Take an in-depth look at Andrew Mason's evaluations of the potential draft prospects from the 2017 Senior Bowl who caught his eye through Day 3. (Photos by Andrew Mason)
MOBILE, Ala. --In Boulder, the rise was indeed real, and Sefo Liufau's presence at the Senior Bowl is tangible evidence of it.
Liufau is the first Buffaloes quarterback ever selected for the Senior Bowl. But that has less meaning to him that simply representing the program and standing as evidence of the Buffaloes' return to prominence.
What does that mean to him?
"Everything," he said. "I think that for the most part, myself and the seniors left the program in a better state than when we came in as freshmen. Just to be able to wear the helmet one more time means a lot to me."
In that gold helmet, he hopes to distinguish himself from a pack of quarterbacks looking to gain some traction and provide depth to a class that is more lightly regarded than last year's quarterback crop.
The first step for Liufau and the other five quarterbacks here is working under center.
"It's more work going from under center, just having to get back quickly so that the defensive line can't get to you," Liufau said. "Other than that, it's very similar. The reads are the same; everything's the same. It's not the biggest change in the world."
Helping his transition is the fact that he worked under center in high school.
"It isn't the NFL by any means, but I have some kind of knowledge of how things go," he said.
But this week, he's also focused on fundamentals. He said that the Chicago Bears' coaches -- who are running the North team -- focused on Liufau getting a good base with his legs and keeping his shoulders level to help him avoid rocking as he throws, which will give him more consistent accuracy.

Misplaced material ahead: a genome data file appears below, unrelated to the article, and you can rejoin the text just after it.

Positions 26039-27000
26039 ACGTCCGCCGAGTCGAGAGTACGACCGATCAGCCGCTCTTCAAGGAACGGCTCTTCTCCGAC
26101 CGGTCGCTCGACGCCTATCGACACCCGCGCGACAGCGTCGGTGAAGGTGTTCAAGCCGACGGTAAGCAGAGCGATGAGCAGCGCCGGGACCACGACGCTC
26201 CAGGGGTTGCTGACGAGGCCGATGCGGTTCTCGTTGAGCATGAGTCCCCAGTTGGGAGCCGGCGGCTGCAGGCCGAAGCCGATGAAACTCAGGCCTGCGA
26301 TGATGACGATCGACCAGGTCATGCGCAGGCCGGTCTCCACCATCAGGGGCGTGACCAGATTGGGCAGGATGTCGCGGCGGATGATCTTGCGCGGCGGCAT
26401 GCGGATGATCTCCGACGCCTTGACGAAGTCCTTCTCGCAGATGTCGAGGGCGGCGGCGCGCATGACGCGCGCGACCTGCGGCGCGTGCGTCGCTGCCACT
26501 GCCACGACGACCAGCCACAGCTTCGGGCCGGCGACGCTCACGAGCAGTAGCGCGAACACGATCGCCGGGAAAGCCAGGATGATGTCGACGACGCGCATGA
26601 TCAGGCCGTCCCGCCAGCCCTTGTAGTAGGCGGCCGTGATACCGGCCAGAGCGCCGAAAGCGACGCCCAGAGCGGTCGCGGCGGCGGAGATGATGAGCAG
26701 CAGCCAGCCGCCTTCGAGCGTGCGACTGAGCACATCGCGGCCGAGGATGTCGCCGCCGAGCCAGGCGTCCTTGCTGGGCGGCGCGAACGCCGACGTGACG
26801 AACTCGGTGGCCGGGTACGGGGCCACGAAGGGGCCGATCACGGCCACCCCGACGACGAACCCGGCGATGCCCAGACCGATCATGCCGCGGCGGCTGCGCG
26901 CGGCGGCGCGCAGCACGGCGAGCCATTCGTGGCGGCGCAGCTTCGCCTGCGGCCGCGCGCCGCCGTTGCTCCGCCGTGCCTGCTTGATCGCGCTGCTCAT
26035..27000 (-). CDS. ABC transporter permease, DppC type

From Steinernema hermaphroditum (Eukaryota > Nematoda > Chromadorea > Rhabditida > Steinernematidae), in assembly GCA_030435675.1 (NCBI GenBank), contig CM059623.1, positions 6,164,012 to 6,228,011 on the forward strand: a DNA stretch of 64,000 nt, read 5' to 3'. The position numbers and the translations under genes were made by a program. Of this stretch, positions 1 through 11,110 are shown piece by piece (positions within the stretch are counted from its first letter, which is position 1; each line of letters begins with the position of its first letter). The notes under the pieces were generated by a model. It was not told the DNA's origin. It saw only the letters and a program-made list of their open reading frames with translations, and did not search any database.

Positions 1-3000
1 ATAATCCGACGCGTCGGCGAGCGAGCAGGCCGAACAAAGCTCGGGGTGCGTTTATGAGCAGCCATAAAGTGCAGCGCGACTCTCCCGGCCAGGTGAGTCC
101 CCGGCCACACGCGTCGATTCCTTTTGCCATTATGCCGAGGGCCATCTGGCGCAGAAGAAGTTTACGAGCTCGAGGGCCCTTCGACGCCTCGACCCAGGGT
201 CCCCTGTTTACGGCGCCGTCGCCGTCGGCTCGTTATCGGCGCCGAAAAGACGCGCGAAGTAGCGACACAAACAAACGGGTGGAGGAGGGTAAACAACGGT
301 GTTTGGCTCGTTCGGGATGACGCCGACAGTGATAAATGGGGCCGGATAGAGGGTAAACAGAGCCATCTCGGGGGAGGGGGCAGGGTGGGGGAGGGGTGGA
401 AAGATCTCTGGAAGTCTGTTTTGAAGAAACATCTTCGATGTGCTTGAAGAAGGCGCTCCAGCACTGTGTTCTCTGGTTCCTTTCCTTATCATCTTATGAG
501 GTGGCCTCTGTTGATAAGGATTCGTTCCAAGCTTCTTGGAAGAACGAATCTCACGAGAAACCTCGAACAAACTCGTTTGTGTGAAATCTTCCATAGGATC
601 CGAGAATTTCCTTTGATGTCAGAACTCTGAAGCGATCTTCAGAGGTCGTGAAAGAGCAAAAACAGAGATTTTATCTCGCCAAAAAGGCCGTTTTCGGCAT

Liufau also noted play-action fakes as a point of emphasis.
"[The coaches focused on] getting the ball and sticking it out there for the defense to see, so that they can bite on some fakes so we can set up after that and throw it downfield," Liufau said.
This has also been a point of emphasis from his work with former CFL and Washington State quarterback Alex Brink, who serves as a private quarterback coach. Brink, who also had a brief practice-squad stint with the Houston Texans in 2008, is working with Liufau in Portland, Ore., to refine his game in advance of the draft.
He needed this week's work. The East-West Shrine Game and NFLPA Collegiate Bowl last week weren't options, Liufau said, because he wanted to attend the ceremony at which he would accept the Polynesian College Football Player of the Year award in person.
"That's really big for my culture and my family," Liufau said. "I was banking on the possibility that [the Senior Bowl] would happen, and when it did happen, I felt really blessed and honored to have this opportunity."
It also gives him a chance to end his college days on a brighter note than the two games in which he played in December -- the Buffs' 41-10 Pac-12 championship loss to Washington and their 38-8 Alamo Bowl defeat to Oklahoma State.
In the championship game, Liufau tried to keep going despite a leg injury that led to three interceptions in 13 attempts -- which was completely unlike him, given that he had just three interceptions in his previous 11 games, covering 285 attempts.